Previous studies suggest that 400 TVRs per month are required to reduce smoking prevalence . Between 2004 and 2010, 43% of months did not reach this threshold, indicating that the intensity of campaigns has often been insufficient. In addition, prior to 2008, there were many months (19%) with no campaigns at all, demonstrating that campaigns were often not sustained, even though evidence suggests that their effects only last for 2–3 months [2, 4, 5].
Existing evidence suggests that negative health effects messages are effective; there is less evidence in support of how-to-quit messages . The extensive use of how-to-quit messages in campaigns in England could therefore be misguided. There is some evidence that highly emotional and/or testimonial-style negative health effects messages are the most effective at driving quitting behaviour [10, 11]. This implies that the high proportion of acted how-to-quit messages in recent years may have reduced the effectiveness of campaigns. All testimonial advertisements during the study period gave information on the negative consequences of smoking and evoked negative emotions; these may have been the most effective, yet accounted for only 17% of total TVR exposure. This could be due partly to the fact that emotionally engaging testimonial advertisements dealing with the negative consequences of smoking are difficult to produce. They require people who have a smoking-related condition (or their friends and relatives), who have a strong appeal to other smokers and who are willing to participate. These advertisements are generally unscripted and therefore time-consuming to record, and their production may be particularly difficult if the subject of the interview is unwell.
The types of campaigns identified in this study were in line with objectives highlighted in the White Paper ‘Choosing Health’, published in 2004, which proposed that mass media campaigns should contain information about the health risks of smoking and reasons not to smoke, as well as information about how to access support to quit smoking . Our characterization suggests a shift towards more how-to-quit messages later in the study period; this is likely to be a result of a marketing strategy developed in 2007–08. The objectives of this strategy were to trigger action (for example, by encouraging quitline calls), make quitting easier [by using National Health Service (NHS) support] and to reinforce motivation. Informing people of the health risks of smoking was not included as an objective . Policy makers have acknowledged that the shift towards a higher proportion of how-to-quit messages following the implementation of smoke-free legislation in England may have had a detrimental impact on motivation to quit. This has been highlighted in the recent tobacco control marketing strategy, which outlines future plans to run campaigns which simultaneously reinforce motivation to stop and direct smokers to effective cessation support or information .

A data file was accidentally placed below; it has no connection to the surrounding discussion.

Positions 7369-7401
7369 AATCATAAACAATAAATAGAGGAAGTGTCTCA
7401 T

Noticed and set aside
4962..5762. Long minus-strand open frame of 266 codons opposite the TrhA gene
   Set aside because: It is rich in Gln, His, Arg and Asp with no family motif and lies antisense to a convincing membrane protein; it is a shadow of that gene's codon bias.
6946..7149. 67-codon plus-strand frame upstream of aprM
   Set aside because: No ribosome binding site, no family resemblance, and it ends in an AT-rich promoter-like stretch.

This study has highlighted potential strengths and limitations of tobacco control MMCs in England. Based on international evidence on which MMCs are likely to be most effective, it suggests that public funds might not be being spent as effectively as possible. There is, however, no evidence of the differential effectiveness of campaigns specific to the United Kingdom and further research in this area is therefore required to maximize the impact of forthcoming campaigns in the United Kingdom. Furthermore, evidence on the relative effectiveness of different elements of successful campaigns, such as negative health effects messages and testimonial-style advertisements, is required. Finally, future studies should investigate the impact of campaign features which have not been studied elsewhere, such as the effect of second-hand smoke campaigns. The TVR data and the coding framework used in this study provide a starting-point for future studies. In ongoing research they are being used in conjunction with survey and routinely collected data containing information on smoking and quitting behaviour to investigate the impact of mass media campaigns during the study period.
Declaration of interests
Tessa Langley and Michelle Sims are funded by the National Prevention Research Initiative www.mrc.ac.uk/npri (Grant number MR/J00023X/1). The Funding Partners relevant to this award are: Alzheimer's Research Trust; Alzheimer's Society; Biotechnology and Biological Sciences Research Council; British Heart Foundation; Cancer Research UK; Chief Scientist Office, Scottish Government Health Directorate; Department of Health; Diabetes UK; Economic and Social Research Council; Health and Social Care Research and Development Division of the Public Health Agency (HSC R&D Division); Medical Research Council; The Stroke Association; Wellcome Trust; and Welsh Assembly Government. Robert West has undertaken research and consultancy for companies that develop and manufacture smoking cessation medications. He has a share of a patent in a novel nicotine delivery device. His salary is funded by Cancer Research UK. None of the other authors declare any potential financial conflicts.